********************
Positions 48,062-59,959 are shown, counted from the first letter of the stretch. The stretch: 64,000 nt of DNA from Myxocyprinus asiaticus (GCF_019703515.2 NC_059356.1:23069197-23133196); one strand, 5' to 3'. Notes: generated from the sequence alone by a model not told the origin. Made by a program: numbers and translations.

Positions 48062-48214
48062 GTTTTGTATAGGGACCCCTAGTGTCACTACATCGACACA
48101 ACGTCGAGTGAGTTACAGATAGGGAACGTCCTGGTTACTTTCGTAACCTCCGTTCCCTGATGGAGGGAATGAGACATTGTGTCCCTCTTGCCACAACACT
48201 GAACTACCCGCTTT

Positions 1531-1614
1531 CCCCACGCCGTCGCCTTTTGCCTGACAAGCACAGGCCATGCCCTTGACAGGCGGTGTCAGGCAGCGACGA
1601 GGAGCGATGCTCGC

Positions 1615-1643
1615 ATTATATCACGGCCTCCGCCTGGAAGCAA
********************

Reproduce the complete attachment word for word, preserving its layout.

Positions 48,062-59,959 are shown, counted from the first letter of the stretch. The stretch: 64,000 nt of DNA from Myxocyprinus asiaticus (GCF_019703515.2 NC_059356.1:23069197-23133196); one strand, 5' to 3'. Notes: generated from the sequence alone by a model not told the origin. Made by a program: numbers and translations.

Positions 48062-48214
48062 GTTTTGTATAGGGACCCCTAGTGTCACTACATCGACACA
48101 ACGTCGAGTGAGTTACAGATAGGGAACGTCCTGGTTACTTTCGTAACCTCCGTTCCCTGATGGAGGGAATGAGACATTGTGTCCCTCTTGCCACAACACT
48201 GAACTACCCGCTTT

Positions 1531-1614
1531 CCCCACGCCGTCGCCTTTTGCCTGACAAGCACAGGCCATGCCCTTGACAGGCGGTGTCAGGCAGCGACGA
1601 GGAGCGATGCTCGC

Positions 1615-1643
1615 ATTATATCACGGCCTCCGCCTGGAAGCAA